|dc.description.abstract||This thesis covers the design and development of a modulated Pierce electron gun
used in the construction of experimental travelling wave tube (TWT) amplifiers. The
gun incorporated an open aperture switching electrode, positioned mid-way between
anode and cathode, to pulse the beam. This method of modulation did not have the
same adverse effects on electron trajectories as in the case of a conventional mesh
grid, but rather the electrode could be used to alter the focus conditions within the
gun and subsequently improve certain beam characteristics. Ion focusing effects
could also be eliminated with the electrode, allowing dual mode operation of the guns
without the complications normally associated with such a practice.
The switching electrode was simulated to ascertain its effect on electron trajectories
within the gun, using finite element analysis as well as an electron optics design
program. A test gun was constructed in a glass envelope in order to investigate the
performance of the new design. The glass gun allowed a beam analysis to be
performed, as well as thermal measurements to be made. Results from this gun
compared favourably with earlier simulations. The results of two metal/ceramic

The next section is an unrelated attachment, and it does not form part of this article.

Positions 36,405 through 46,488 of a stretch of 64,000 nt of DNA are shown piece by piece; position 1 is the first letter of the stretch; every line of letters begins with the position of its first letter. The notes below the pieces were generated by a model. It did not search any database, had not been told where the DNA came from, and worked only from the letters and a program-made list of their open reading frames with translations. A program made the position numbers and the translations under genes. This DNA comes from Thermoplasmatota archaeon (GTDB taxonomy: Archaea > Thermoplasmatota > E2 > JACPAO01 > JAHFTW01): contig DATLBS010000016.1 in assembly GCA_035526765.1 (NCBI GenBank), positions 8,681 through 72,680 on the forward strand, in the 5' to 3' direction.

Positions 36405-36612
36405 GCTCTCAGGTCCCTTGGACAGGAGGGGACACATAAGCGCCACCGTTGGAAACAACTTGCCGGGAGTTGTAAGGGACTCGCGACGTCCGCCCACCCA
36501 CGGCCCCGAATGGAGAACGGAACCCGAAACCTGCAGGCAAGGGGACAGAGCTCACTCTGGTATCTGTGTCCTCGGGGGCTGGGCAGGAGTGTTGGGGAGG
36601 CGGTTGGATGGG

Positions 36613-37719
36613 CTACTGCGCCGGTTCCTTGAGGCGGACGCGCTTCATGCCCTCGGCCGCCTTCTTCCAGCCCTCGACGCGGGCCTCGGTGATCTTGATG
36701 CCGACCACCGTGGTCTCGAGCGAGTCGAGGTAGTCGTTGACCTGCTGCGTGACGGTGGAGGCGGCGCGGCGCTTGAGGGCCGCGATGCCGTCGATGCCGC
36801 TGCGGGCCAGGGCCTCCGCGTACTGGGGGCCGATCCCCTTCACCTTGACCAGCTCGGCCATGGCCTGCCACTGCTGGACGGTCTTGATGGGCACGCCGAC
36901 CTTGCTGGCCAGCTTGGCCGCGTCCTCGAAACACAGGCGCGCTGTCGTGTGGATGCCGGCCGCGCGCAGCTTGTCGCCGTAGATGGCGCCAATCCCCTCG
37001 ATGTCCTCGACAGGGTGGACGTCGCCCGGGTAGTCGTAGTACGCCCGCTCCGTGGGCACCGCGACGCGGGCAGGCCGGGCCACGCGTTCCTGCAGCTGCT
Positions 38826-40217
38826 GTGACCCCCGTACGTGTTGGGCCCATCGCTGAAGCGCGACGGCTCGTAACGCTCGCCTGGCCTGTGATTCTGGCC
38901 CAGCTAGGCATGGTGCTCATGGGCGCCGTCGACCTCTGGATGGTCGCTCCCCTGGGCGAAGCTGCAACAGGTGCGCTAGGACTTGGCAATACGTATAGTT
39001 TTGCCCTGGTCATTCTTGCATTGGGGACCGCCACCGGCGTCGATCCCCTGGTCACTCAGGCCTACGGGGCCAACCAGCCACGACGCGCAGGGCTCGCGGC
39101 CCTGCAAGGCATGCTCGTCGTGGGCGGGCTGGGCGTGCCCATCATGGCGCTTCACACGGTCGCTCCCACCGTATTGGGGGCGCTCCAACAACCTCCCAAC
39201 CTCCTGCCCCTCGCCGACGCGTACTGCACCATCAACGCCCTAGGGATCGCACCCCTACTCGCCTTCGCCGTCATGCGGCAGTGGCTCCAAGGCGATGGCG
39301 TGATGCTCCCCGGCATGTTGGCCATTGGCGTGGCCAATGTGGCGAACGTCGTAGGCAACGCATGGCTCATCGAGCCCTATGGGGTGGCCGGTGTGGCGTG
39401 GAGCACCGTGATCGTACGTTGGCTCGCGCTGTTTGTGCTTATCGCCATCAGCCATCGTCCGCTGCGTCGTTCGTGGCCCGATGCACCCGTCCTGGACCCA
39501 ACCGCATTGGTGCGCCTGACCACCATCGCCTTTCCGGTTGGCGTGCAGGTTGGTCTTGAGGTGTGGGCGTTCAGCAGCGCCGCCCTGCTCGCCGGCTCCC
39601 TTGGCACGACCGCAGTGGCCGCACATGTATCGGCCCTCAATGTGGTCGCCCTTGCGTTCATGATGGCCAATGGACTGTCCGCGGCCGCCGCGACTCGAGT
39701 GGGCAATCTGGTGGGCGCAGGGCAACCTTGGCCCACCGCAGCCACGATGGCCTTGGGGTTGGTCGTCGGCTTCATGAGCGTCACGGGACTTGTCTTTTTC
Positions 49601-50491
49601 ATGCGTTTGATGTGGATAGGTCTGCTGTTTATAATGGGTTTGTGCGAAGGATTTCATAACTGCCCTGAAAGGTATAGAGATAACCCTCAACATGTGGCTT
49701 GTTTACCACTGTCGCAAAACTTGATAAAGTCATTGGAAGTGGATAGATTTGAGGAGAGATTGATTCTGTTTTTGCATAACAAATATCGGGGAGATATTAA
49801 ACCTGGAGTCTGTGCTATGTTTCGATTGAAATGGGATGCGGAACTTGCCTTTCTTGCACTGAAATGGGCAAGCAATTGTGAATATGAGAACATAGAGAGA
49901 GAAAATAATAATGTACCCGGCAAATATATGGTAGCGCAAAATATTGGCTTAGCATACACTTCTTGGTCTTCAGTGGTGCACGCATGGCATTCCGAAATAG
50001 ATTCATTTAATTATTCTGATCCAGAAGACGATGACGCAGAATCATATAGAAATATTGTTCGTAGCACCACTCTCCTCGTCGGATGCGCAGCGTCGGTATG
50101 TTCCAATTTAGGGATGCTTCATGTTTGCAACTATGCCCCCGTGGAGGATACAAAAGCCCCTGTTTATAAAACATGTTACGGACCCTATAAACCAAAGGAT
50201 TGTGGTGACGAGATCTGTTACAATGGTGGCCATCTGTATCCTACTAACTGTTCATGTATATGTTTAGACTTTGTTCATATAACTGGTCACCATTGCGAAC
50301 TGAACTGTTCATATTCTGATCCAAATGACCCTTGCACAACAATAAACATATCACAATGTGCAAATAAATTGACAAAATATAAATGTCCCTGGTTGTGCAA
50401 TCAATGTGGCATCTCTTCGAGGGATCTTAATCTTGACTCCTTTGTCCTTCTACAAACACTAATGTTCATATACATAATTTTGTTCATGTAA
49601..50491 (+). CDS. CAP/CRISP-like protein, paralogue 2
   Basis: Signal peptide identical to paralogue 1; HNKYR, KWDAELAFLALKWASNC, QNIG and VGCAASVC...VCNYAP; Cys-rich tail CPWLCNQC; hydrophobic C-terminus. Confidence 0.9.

construction TWTs are presented, showing the beneficial effects of the switching
electrode on the performance of the tubes as a whole, and the electrode's potential
to compensate for constructional anomalies.
The joining of metals to ceramic using active brazing techniques is also an important
aspect tackled by the thesis, with several innovative ideas being implemented in the
construction of the devices. A simple yet reliable electrical feed-through was
developed for those guns having a ceramic envelope.
Extensive work was also performed on the manufacture of impregnated tungsten
cathodes for use in the electron guns. Several test diodes, including a water-cooled
demountable test vehicle, were constructed to test the performance of the cathodes.
An analysis was performed on the patchy behaviour of some of the initial cathodes
to improve the preparation methods used in the laboratory. The emission results
obtained from the cathodes are documented, as is the successful incorporation of
several of them into the new modulated gun design.||en